Various combinations of aromatic monofunctional (meth)acrylate monomers can be employed. For example, a (meth)acrylate monomer comprising a phenyl group may be employed in combination with one or more (meth)acrylate monomers comprising a biphenyl group. Further, two different biphenyl(meth)acrylate monofunctional monomera may be employed.
The polymerizable resin may optionally comprise up to 35 wt-% of various other non-halogenated ethylenically unsaturated monomers. For example, when the (e.g. prism) structures are cast and photocured upon a polycarbonate preformed polymeric film the polymerizable resin composition may comprise one or more N,N-disubstituted(meth)acrylamide monomers. These include N-alkylacrylamides and N,N-dialkylacrylamides, especially those containing C1-4 alkyl groups. Examples are N-isopropylacrylamide, N-t-butylacrylamide, N,N-dimethylacrylamide, N,N-diethylacrylamide, N-vinyl pyrrolidone and N-vinyl caprolactam.
The polymerizable resin composition may also optionally comprise up to 20 wt-% of a non-aromatic crosslinker that comprises at least three (meth)acrylate groups. Suitable crosslinking agents include for example pentaerythritol tri(meth)acrylate, pentaerythritol tetra(meth)acrylate, trimethylolpropane tri(methacrylate), dipentaerythritol penta(meth)acrylate, dipentaerythritol hexa(meth)acrylate, trimethylolpropane ethoxylate tri(meth)acrylate, glyceryl tri(meth)acrylate, pentaerythritol propoxylate tri(meth)acrylate, and ditrimethylolpropane tetra(meth)acrylate. Any one or combination of crosslinking agents may be employed. Since methacrylate groups tend to be less reactive than acrylate groups, the crosslinker(s) are preferably free of methacrylate functionality.
The organic component may optionally comprise at least one (e.g. non-halogenated) crosslinker that comprise at least three (meth)acrylate groups. Suitable crosslinking agents include for example pentaerythritol tri(meth)acrylate, pentaerythritol tetra(meth)acrylate, trimethylolpropane tri(methacrylate), dipentaerythritol penta(meth)acrylate, dipentaerythritol hexa(meth)acrylate, trimethylolpropane ethoxylate tri(meth)acrylate, glyceryl tri(meth)acrylate, pentaerythritol propoxylate tri(meth)acrylate, and ditrimethylolpropane tetra(meth)acrylate. Any one or combination of crosslinking agents may be employed. Since methacrylate groups tend to be less reactive than acrylate groups, the crosslinker(s) are preferably free of methacrylate functionality.
Various crosslinkers are commercially available. For example, pentaerythritol triacrylate (PETA) is commercially available from Sartomer Company, Exton, Pa. under the trade designation “SR444”; from Osaka Organic Chemical Industry, Ltd. Osaka, Japan under the trade designation “Viscoat #300”; from Toagosei Co. Ltd., Tokyo, Japan under the trade designation “Aronix M-305”; and from Eternal Chemical Co., Ltd., Kaohsiung, Taiwan under the trade designation “Etermer 235”. Trimethylol propane triacrylate (TMPTA) is commercially available from Sartomer Company under the trade designations “SR351”. TMPTA is also available from Toagosei Co. Ltd. under the trade designation “Aronix M-309”. Further, ethoxylated trimethylolpropane triacrylate and ethoxylated pentaerythritol triacrylate are commercially available from Sartomer under the trade designations “SR454” and “SR494” respectively.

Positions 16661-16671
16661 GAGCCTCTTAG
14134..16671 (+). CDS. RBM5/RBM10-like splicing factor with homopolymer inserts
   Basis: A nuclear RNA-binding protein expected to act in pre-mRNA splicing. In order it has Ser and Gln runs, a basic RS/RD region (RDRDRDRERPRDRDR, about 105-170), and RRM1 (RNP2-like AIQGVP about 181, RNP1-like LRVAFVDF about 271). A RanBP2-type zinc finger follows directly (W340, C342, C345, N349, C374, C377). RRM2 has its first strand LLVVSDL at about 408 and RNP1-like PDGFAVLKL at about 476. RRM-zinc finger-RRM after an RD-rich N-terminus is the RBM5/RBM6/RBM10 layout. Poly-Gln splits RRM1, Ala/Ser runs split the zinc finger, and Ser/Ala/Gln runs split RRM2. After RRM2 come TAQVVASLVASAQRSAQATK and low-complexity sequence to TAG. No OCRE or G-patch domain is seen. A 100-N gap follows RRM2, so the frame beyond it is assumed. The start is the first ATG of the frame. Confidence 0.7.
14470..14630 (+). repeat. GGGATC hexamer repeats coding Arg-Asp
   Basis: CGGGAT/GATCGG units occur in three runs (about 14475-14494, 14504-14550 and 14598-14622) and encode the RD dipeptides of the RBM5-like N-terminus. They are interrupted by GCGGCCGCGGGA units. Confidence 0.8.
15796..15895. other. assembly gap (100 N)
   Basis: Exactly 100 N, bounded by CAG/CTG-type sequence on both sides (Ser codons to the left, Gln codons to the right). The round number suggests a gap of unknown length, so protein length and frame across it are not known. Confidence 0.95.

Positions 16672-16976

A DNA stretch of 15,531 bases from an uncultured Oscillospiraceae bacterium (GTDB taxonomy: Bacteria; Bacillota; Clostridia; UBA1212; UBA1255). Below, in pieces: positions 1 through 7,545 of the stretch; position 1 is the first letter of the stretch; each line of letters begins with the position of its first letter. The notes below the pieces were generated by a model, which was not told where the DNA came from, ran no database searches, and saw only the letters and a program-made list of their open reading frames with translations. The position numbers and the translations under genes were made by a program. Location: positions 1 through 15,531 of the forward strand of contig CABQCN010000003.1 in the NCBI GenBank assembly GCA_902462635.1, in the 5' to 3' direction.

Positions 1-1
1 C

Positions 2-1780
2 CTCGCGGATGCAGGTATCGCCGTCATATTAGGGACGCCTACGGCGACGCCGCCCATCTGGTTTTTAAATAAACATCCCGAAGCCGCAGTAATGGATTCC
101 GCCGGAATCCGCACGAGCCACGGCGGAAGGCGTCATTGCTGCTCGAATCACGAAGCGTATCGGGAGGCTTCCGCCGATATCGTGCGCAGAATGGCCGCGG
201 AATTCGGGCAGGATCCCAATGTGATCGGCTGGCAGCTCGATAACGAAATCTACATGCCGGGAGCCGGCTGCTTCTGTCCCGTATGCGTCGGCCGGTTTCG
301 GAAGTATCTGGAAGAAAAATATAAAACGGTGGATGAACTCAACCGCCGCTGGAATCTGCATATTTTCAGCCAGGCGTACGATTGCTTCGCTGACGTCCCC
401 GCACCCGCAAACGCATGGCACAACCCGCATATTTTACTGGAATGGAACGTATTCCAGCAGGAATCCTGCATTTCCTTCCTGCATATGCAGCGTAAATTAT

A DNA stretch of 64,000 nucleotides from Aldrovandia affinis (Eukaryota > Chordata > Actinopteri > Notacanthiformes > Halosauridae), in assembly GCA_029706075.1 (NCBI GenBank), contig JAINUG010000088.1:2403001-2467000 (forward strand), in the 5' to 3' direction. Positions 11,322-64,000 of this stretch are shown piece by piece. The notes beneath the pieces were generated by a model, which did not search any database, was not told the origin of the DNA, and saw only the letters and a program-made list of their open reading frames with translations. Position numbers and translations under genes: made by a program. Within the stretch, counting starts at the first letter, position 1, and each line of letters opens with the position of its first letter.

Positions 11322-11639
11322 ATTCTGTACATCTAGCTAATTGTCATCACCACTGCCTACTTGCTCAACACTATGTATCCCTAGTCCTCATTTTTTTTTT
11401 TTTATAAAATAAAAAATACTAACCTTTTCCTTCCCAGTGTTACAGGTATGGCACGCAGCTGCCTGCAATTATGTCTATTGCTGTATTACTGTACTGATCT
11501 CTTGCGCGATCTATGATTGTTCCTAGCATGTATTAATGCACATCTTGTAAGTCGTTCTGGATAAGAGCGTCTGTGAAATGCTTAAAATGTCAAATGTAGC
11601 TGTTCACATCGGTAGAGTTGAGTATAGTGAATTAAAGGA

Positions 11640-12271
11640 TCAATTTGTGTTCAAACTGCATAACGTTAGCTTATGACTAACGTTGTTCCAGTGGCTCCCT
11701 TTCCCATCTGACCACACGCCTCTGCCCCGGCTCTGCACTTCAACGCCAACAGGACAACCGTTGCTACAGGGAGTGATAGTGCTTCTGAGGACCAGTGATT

The crosslinking agent may be present in the polymerizable composition in an amount of at least about 2 wt-%. Typically, the amount of crosslinking agent is not greater than about 25 wt-%. The crosslinking agent may be present in any amount ranging from about 5 wt-% and about 15 wt-%.
The UV curable polymerizable compositions comprise at least one photoinitiator. A single photoinitiator or blends thereof may be employed in the brightness enhancement film of the invention. In general the photoinitiator(s) are at least partially soluble (e.g. at the processing temperature of the resin) and substantially colorless after being polymerized. The photoinitiator may be (e.g. yellow) colored, provided that the photoinitiator is rendered substantially colorless after exposure to the UV light source.
Suitable photoinitiators include monoacylphosphine oxide and bisacylphosphine oxide. Commercially available mono or bisacylphosphine oxide photoinitiators include 2,4,6-trimethylbenzoybiphenylphosphine oxide, commercially available from BASF (Charlotte, N.C.) under the trade designation “Lucirin TPO”; ethyl-2,4,6-trimethylbenzoylphenyl phosphinate, also commercially available from BASF under the trade designation “Lucirin TPO-L”; and bis(2,4,6-trimethylbenzoyl)-phenylphosphine oxide commercially available from Ciba Specialty Chemicals under the trade designation “Irgacure 819”. Other suitable photoinitiators include 2-hydroxy-2-methyl-1-phenyl-propan-1-one, commercially available from Ciba Specialty Chemicals under the trade designation “Darocur 1173” as well as other photoinitiators commercially available from Ciba Specialty Chemicals under the trade designations “Darocur 4265”, “Irgacure 651”, “Irgacure 1800”, “Irgacure 369”, “Irgacure 1700”, and “Irgacure 907”.